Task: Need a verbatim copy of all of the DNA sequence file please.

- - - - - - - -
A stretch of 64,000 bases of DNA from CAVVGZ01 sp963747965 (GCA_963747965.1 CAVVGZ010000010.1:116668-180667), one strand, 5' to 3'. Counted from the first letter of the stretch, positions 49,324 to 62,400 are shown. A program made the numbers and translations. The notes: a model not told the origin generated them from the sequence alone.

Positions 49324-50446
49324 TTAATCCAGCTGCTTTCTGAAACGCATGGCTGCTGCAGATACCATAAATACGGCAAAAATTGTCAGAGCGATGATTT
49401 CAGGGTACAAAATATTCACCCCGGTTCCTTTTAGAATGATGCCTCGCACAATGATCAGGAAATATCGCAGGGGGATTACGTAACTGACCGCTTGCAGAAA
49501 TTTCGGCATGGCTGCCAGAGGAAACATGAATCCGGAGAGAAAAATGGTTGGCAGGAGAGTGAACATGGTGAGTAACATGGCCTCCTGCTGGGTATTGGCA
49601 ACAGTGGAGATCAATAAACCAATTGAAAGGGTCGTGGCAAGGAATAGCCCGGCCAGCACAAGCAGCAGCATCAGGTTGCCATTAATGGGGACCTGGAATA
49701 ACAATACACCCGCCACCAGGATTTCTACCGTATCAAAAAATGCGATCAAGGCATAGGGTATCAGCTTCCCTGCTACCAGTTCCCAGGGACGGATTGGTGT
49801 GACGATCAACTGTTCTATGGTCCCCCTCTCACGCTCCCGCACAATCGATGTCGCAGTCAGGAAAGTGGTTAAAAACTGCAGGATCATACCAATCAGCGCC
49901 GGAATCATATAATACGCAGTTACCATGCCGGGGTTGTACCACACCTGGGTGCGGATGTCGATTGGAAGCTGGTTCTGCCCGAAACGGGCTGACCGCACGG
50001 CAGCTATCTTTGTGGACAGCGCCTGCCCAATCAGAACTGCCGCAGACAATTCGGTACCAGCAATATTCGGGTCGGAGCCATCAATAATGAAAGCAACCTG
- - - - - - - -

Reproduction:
A stretch of 64,000 bases of DNA from CAVVGZ01 sp963747965 (GCA_963747965.1 CAVVGZ010000010.1:116668-180667), one strand, 5' to 3'. Counted from the first letter of the stretch, positions 49,324 to 62,400 are shown. A program made the numbers and translations. The notes: a model not told the origin generated them from the sequence alone.

Positions 49324-50446
49324 TTAATCCAGCTGCTTTCTGAAACGCATGGCTGCTGCAGATACCATAAATACGGCAAAAATTGTCAGAGCGATGATTT
49401 CAGGGTACAAAATATTCACCCCGGTTCCTTTTAGAATGATGCCTCGCACAATGATCAGGAAATATCGCAGGGGGATTACGTAACTGACCGCTTGCAGAAA
49501 TTTCGGCATGGCTGCCAGAGGAAACATGAATCCGGAGAGAAAAATGGTTGGCAGGAGAGTGAACATGGTGAGTAACATGGCCTCCTGCTGGGTATTGGCA
49601 ACAGTGGAGATCAATAAACCAATTGAAAGGGTCGTGGCAAGGAATAGCCCGGCCAGCACAAGCAGCAGCATCAGGTTGCCATTAATGGGGACCTGGAATA
49701 ACAATACACCCGCCACCAGGATTTCTACCGTATCAAAAAATGCGATCAAGGCATAGGGTATCAGCTTCCCTGCTACCAGTTCCCAGGGACGGATTGGTGT
49801 GACGATCAACTGTTCTATGGTCCCCCTCTCACGCTCCCGCACAATCGATGTCGCAGTCAGGAAAGTGGTTAAAAACTGCAGGATCATACCAATCAGCGCC
49901 GGAATCATATAATACGCAGTTACCATGCCGGGGTTGTACCACACCTGGGTGCGGATGTCGATTGGAAGCTGGTTCTGCCCGAAACGGGCTGACCGCACGG
50001 CAGCTATCTTTGTGGACAGCGCCTGCCCAATCAGAACTGCCGCAGACAATTCGGTACCAGCAATATTCGGGTCGGAGCCATCAATAATGAAAGCAACCTG